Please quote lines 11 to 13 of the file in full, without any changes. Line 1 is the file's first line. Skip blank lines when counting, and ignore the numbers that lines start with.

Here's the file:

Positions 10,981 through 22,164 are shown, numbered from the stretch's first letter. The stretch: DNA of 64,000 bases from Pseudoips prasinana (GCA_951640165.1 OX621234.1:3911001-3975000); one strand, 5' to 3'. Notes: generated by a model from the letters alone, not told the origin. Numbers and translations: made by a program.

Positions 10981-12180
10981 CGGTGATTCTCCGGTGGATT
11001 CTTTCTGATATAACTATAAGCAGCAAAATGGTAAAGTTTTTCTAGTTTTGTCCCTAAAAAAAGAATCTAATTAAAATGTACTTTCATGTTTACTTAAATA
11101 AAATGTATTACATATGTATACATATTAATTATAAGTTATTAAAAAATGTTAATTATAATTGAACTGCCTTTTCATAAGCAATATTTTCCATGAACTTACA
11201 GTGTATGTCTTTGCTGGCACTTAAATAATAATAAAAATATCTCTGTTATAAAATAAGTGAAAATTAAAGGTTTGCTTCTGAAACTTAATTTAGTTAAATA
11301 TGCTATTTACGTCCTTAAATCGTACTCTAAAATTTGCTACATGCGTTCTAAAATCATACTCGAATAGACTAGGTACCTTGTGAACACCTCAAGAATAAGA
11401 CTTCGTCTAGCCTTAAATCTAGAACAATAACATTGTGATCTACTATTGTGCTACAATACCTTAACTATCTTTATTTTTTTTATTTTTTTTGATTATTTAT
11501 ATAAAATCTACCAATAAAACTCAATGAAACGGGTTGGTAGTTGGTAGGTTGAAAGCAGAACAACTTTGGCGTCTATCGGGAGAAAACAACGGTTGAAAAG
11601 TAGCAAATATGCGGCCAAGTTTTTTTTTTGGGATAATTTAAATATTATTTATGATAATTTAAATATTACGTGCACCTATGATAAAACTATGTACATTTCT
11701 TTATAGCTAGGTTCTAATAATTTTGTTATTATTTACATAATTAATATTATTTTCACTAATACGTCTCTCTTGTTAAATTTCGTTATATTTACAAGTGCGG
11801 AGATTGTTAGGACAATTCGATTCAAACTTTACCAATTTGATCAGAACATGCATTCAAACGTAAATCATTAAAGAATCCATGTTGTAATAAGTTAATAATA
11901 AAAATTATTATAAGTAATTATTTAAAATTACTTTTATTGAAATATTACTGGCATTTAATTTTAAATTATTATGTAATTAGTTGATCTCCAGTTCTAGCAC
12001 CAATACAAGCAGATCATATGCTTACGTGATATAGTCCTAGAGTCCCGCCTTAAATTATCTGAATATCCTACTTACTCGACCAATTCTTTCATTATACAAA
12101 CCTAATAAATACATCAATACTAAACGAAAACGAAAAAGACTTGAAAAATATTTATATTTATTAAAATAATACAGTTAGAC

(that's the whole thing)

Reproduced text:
11701 TTATAGCTAGGTTCTAATAATTTTGTTATTATTTACATAATTAATATTATTTTCACTAATACGTCTCTCTTGTTAAATTTCGTTATATTTACAAGTGCGG
11801 AGATTGTTAGGACAATTCGATTCAAACTTTACCAATTTGATCAGAACATGCATTCAAACGTAAATCATTAAAGAATCCATGTTGTAATAAGTTAATAATA
11901 AAAATTATTATAAGTAATTATTTAAAATTACTTTTATTGAAATATTACTGGCATTTAATTTTAAATTATTATGTAATTAGTTGATCTCCAGTTCTAGCAC